Super Bowl 2012: 10 Plays That Could Have Changed XLVI

Matt SteinCorrespondent IIFebruary 5, 2012

Super Bowl 2012: 10 Plays That Could Have Changed XLVI

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    Super Bowl XLVI is over and the New York Giants have beaten the New England Patriots, 21-17. Much like the 2007 version of this game, the Giants used a late drive to seal their victory.

    Throughout the game we saw numerous plays change the momentum and entire course of the matchup.

    Here are 10 plays that, had they gone differently, could have changed Super Bowl XLVI.

New York Gets Safety on First Possession

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    On the New England Patriots' first play of the game, Tom Brady was under pressure and he threw an errant pass down the middle of the field.

    It just so happened that he was in the end zone and he didn't have a receiver anywhere near the pass. It resulted in a safety, giving the ball back to the New York Giants and giving New York an early lead.

    It was a surprising mental error from Mr. Brady. Had he not made that throw, the Patriots could have driven down the field for points rather than being down 0-2 early in the first quarter.

Wes Welker's Second Quarter Reception

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    Late in the second quarter, the New England Patriots were facing a 1st-and-12 on their own 2-yard line.

    Brady dropped back and found Wes Welker for a medium gain that gave the Patriots some breathing room. New England went on to drive the ball 96 yards for a touchdown with eight seconds left in the first half.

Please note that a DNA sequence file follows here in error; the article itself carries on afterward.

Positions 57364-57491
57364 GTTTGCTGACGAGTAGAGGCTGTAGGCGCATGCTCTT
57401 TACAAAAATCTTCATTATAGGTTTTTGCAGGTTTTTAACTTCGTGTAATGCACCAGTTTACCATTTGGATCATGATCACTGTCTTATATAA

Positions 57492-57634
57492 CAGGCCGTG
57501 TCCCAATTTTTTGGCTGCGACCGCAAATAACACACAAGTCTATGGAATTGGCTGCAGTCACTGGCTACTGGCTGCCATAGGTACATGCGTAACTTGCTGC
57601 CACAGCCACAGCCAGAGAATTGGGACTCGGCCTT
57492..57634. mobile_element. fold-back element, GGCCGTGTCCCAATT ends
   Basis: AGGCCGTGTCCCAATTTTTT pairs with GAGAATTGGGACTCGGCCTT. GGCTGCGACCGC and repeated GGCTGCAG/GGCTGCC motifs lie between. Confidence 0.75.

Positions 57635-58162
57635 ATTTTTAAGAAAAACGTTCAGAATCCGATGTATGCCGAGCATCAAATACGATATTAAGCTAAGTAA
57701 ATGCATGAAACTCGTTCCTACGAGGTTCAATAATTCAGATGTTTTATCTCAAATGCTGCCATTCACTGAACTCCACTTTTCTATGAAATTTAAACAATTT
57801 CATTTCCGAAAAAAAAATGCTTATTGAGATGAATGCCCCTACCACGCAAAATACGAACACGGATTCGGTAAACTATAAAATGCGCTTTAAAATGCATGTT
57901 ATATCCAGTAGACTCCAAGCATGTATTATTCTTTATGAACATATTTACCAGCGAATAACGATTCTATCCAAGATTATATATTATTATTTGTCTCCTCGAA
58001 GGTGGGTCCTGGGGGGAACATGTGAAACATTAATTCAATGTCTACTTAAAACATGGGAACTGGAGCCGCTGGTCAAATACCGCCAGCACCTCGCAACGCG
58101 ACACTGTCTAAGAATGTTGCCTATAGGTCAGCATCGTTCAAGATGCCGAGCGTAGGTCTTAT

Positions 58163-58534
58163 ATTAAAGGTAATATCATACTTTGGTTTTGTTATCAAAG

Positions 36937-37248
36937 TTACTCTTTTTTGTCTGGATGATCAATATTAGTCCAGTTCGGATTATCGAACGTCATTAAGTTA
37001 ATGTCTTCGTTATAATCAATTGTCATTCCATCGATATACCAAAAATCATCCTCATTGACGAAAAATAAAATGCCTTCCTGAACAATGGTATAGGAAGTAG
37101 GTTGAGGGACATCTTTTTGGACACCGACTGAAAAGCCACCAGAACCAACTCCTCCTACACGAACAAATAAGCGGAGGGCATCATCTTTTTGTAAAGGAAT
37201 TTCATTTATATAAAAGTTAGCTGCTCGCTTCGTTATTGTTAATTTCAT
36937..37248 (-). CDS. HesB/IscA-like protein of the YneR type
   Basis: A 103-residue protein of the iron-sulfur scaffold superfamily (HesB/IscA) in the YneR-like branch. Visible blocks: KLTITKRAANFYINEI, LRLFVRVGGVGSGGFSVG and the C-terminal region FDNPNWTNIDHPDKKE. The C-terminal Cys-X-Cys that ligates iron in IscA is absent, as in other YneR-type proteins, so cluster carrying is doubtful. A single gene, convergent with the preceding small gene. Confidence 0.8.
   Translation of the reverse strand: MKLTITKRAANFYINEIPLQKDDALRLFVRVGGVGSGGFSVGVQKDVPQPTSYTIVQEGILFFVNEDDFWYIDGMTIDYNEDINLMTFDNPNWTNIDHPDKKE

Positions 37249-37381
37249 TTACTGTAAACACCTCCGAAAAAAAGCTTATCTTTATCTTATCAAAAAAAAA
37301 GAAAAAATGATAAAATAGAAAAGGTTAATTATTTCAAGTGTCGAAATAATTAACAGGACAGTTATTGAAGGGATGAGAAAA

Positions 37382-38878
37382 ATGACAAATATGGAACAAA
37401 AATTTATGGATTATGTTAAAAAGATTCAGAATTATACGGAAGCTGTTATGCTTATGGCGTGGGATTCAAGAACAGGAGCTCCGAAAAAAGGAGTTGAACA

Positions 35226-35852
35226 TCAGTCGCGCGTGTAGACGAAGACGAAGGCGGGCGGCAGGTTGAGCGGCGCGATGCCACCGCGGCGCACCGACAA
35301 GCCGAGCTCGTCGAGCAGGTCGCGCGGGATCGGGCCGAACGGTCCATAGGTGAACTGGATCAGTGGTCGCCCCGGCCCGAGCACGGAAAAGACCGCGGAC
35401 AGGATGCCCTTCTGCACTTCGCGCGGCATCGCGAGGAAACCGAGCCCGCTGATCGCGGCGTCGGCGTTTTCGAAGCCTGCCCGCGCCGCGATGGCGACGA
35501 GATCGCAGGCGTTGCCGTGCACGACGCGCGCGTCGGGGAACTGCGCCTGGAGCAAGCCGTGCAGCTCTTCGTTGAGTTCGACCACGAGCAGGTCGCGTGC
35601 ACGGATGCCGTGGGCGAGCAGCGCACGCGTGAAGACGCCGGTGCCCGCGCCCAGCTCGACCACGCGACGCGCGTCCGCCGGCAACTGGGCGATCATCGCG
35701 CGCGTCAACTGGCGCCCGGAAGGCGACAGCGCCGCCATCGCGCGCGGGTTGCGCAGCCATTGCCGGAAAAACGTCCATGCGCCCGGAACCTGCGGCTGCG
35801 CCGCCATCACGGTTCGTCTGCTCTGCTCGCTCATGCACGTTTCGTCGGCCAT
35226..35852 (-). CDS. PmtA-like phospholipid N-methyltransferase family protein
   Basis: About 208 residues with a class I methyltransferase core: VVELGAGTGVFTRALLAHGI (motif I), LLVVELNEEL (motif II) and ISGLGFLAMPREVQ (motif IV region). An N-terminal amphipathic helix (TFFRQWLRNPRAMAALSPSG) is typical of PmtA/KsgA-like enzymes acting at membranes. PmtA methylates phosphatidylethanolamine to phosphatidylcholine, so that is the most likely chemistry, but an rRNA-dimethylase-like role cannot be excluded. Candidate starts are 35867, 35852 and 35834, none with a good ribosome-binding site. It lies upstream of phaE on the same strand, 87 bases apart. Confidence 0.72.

If Brady hadn't found Welker, it's possible that the Patriots' drive would have stalled, giving the New York Giants great field position with plenty of time to build on their 9-3 first-half lead.

3rd-and-4 in the Third Quarter for New York

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    On 3rd-and-4 with just under 10 minutes remaining in the third quarter, Eli Manning found Hakeem Nicks for a first down.

    While the reception didn't turn into a huge gain, it did keep the drive going. And with the New York Giants down 17-9 with the New England Patriots offense cruising, the Giants couldn't afford a punt.

Giants Sack Tom Brady on 3rd-and-8 in Third Quarter

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    The New York Giants had just put three points on the board, cutting the lead to five.

    In the fourth quarter, the New England Patriots were facing 3rd-and-8 with 6:44 remaining in the game. Tom Brady dropped back and literally had all day to throw the ball.

    However, the Giants had good coverage downfield and Justin Tuck was able to sack Tom Brady.

    That one play stalled the Patriots momentum and led to great field position for Eli and the Giants.

Hakeem Nicks' Fumble in Third Quarter

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    With the New York Giants down by five and driving, Eli Manning found Hakeem Nicks for a big gain down the middle of the field.